Speaking in an interview with Sky News on Monday, Mar. 27, David Arakhamia, the leader of Zelensky's "Servant of the People" party in the Ukrainian parliament, warned that Ukraine should be prepared for an increased mobilization if Russia hands over nuclear weapons to Belarus.


"While we don't believe that this will happen, the events of the past year have shown that anything is possible. No one believed, for instance, that Russia would invade on such scale," Arakhamia said.


If Belarus acquires nuclear weapons from Russia, it could lead to the opening of a second front.


"This could mean recruiting more people into the army. We would need at least eight more brigades to control this front line," Arakhamia explained.


The lawmaker also pointed out that, luckily, the terrain in the potential front-line area is difficult, with swamps making it challenging for an attacker to make significant progress.


Puzzled by the link drawn by Arakhamia between the positioning of tactical nuclear weapons and the need for more troops, Kyiv Post approached his office for clarification of his comments. We were advised to seek such clarification from the military.


Putin's announcement on to deploy nuclear weapons in Belarus has been heavily criticized by officials in Europe and the United States.


Oleksiy Danilov, the Secretary of the National Security Council of Ukraine, has expressed the view that if the Kremlin deploys its nuclear weapons to Belarus, it is effectively holding its supposed ally hostage.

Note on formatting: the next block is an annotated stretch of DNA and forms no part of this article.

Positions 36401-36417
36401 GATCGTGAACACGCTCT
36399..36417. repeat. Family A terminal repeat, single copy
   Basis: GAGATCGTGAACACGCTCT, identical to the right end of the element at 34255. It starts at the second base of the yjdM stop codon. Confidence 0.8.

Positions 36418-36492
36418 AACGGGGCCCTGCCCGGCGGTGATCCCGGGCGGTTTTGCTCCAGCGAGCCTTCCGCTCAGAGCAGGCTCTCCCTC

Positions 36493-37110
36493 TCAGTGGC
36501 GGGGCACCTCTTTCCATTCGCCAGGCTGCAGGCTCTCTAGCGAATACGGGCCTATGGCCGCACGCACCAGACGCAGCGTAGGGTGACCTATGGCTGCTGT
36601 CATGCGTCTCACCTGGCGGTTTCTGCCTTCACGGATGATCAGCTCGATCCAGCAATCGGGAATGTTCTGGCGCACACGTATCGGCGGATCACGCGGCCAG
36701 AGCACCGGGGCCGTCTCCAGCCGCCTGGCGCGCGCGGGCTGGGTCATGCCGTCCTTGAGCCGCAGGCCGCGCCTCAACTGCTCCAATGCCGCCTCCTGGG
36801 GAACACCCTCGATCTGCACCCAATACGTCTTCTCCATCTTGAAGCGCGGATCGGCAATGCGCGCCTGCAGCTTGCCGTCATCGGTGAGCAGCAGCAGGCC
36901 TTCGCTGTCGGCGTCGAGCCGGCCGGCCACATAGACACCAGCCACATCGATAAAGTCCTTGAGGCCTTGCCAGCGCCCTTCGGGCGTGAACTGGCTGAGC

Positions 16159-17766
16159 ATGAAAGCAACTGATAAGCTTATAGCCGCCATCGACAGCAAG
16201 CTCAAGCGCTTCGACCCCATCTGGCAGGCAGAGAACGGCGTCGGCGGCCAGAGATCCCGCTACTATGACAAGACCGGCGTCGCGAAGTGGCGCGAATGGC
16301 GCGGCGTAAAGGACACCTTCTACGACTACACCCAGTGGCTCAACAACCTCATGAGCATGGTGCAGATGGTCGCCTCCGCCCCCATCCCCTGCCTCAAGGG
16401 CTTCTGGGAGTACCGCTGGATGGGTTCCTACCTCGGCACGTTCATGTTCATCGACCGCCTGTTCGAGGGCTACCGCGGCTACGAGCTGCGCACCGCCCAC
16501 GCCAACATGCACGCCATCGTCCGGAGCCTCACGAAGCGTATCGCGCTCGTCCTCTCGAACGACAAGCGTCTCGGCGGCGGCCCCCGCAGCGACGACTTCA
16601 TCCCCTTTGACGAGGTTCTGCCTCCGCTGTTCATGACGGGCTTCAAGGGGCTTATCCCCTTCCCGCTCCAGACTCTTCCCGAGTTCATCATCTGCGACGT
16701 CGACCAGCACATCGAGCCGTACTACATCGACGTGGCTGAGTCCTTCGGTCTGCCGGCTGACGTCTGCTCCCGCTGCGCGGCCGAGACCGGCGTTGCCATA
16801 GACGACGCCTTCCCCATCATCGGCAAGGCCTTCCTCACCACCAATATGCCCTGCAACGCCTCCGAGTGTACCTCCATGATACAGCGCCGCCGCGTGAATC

EXPLAINED: How Ukraine Could Soon Achieve a ‘Significant Breakthrough’ in the South
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EXPLAINED: How Ukraine Could Soon Achieve a ‘Significant Breakthrough’ in the South

Western analysts have outlined three factors that need to hold true for Ukraine’s troops to make further progress in the south. Meanwhile, Russian sources sound more than a bit flustered.


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Deploying tactical nuclear weapons in Belarus wont make much difference to NATO or Ukraine, because Russian aircraft or cruise missiles can already launch tactical nuclear weapons from Russian areas bordering Ukraine, and possibly from Donbas and Kherson.
However, most of Russia's modern NBC filtered armored personnel carriers and tanks have been destroyed, together with their trained crews.
The remaining mostly older equipment and relatively inexperienced crews are almost certainly not capable of executing and exploiting quick advances around or through a battlefield contaminated with radio active fall out, or chemical or bacteriological agents.
Consequently the Russian Army can no longer take any advantage from the use of tactical nukes, and such threats can rightfully be discounted, as long as Russian territory is not invaded.